Then, during that period of time, it is so difficult to survive, that people cannot afford caring for the other ones too; it is everyone for themselves. Like mentioned before, everyone’s main concern is trying to get through these hard times. Therefore, friendship is not one of people’s priorities. Their every parcel of energy is needed in order to survive. Even in Of Mice and Men, it is suspicious for two men to travel together. As an example, when they see them arrive, the people who are already working at the ranch immediately assume that George is taking advantage of Lennie. It shows that it is an uncommon thing for migrant farmers to care about each other. Geroge proves it when he says: “Guys like us, that work on ranches, are the loneliest guys in the world.” Another symbol of that is the fact that the town that they come working in is named Soledad, which means solitude in Spanish. To conclude, this story says that whenever there is an economic crisis, working and trying to survive is everyone’s main concern.
Finally, in Of Mice and Men and during the Great Depression, the only things that people can hold on to are their dreams. In fact, the aforesaid Great plains’ farmers traveled to California with ideas of prosperity and opportunity in mind. These thoughts gave them hope and kept them going. On the other hand, George and Lennie, dream of having their own farm and “live off the fatta the lan’”, and when they cannot eat anything, they can at least feed upon it. It is especially important for Lennie who says: “Go on, George! Tell about what we’re gonna have in the garden and about the rabbits in the cages and about the rain in the winter and the stove, and how thick the cream is on the milk like you can hardly cut it.” The characters are seduced by the idealistic life it would offer them, just like the American dream. Yet, their dream is unreachable as well as the Great plains’ farmers’. Indeed, California does not appear to be the land they thought it was and the two main characters will never be able to find enough money to achieve their plan. Crooks even cruelly tells it in the following quote: “You won’t get no land. I seen too many guys with land in their head. They never get none under their hand.” In summary, hope could only be found in people’s aspirations, even though they can never be fulfilled.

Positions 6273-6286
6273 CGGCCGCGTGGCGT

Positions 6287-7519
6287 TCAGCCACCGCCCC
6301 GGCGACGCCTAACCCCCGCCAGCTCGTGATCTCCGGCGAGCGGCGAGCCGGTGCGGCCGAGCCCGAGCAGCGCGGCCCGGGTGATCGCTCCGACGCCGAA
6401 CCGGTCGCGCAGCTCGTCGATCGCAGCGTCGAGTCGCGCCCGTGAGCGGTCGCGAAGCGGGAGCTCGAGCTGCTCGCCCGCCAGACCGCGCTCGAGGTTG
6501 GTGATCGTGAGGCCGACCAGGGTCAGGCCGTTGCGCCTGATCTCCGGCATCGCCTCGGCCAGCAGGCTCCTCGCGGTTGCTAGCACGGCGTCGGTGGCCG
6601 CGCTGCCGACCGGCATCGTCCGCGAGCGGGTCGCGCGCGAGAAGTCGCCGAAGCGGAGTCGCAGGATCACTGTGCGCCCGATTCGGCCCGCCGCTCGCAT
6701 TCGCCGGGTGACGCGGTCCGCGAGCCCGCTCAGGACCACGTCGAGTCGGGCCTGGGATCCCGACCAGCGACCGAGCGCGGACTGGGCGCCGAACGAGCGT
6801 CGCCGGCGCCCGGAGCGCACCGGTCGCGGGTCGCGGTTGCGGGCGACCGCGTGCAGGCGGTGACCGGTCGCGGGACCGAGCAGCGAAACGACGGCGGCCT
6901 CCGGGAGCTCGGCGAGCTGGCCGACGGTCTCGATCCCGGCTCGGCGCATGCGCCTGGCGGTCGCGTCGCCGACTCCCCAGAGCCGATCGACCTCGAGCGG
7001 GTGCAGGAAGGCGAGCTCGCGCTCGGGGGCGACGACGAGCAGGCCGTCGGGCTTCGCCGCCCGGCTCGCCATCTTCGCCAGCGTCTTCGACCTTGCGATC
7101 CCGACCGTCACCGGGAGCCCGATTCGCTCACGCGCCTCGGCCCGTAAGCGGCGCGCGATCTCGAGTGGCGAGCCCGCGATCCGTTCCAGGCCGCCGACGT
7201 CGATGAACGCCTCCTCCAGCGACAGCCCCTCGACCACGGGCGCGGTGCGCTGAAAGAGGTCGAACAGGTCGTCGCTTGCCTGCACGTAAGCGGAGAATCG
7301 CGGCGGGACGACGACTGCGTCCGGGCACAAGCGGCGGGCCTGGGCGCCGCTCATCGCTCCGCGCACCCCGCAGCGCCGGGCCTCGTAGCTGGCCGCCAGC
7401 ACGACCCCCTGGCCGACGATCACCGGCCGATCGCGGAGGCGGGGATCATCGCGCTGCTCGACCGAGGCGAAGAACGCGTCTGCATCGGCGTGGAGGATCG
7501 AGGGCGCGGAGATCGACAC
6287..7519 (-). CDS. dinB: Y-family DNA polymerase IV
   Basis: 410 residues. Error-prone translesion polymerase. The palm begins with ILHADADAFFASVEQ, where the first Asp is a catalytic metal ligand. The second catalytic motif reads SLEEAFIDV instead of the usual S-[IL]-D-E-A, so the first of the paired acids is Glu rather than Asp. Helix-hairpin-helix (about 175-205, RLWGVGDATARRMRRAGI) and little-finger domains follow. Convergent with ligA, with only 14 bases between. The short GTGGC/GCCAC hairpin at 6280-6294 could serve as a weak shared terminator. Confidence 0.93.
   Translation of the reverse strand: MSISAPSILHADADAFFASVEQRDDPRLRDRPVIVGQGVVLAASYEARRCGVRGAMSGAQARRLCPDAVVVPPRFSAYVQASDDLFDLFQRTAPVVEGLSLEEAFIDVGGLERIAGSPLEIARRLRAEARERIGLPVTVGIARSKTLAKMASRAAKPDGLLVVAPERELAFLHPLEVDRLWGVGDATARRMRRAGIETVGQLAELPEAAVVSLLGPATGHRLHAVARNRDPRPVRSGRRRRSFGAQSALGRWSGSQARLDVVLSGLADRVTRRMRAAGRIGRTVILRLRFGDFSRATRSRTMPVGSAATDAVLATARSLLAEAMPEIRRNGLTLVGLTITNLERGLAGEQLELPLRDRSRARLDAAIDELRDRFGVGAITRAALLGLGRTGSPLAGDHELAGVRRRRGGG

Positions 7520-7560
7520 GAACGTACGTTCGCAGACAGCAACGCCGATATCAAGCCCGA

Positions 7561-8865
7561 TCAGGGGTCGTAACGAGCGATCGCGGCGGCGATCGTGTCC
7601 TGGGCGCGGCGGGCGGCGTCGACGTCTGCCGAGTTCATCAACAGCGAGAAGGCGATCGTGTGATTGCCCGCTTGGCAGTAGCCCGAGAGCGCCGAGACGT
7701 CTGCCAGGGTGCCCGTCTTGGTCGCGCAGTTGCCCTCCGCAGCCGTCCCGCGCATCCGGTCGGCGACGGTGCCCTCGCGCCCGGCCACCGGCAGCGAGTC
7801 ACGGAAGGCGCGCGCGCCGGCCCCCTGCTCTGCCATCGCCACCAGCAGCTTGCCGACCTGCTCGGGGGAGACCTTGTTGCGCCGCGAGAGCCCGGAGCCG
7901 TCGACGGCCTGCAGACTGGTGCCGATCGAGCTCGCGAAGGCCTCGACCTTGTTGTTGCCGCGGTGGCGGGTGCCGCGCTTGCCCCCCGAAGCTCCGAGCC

In conclusion, people’s struggles during their pursuit of happiness is metaphorically shown in Of Mice and Men by the means of the characters who are perpetually searching for a job, living on the road, self-centered and trying to achieve the impossible American dream. Unfortunately, the people of America had to wait until the Second World War to see the economy getting back from where it fell from.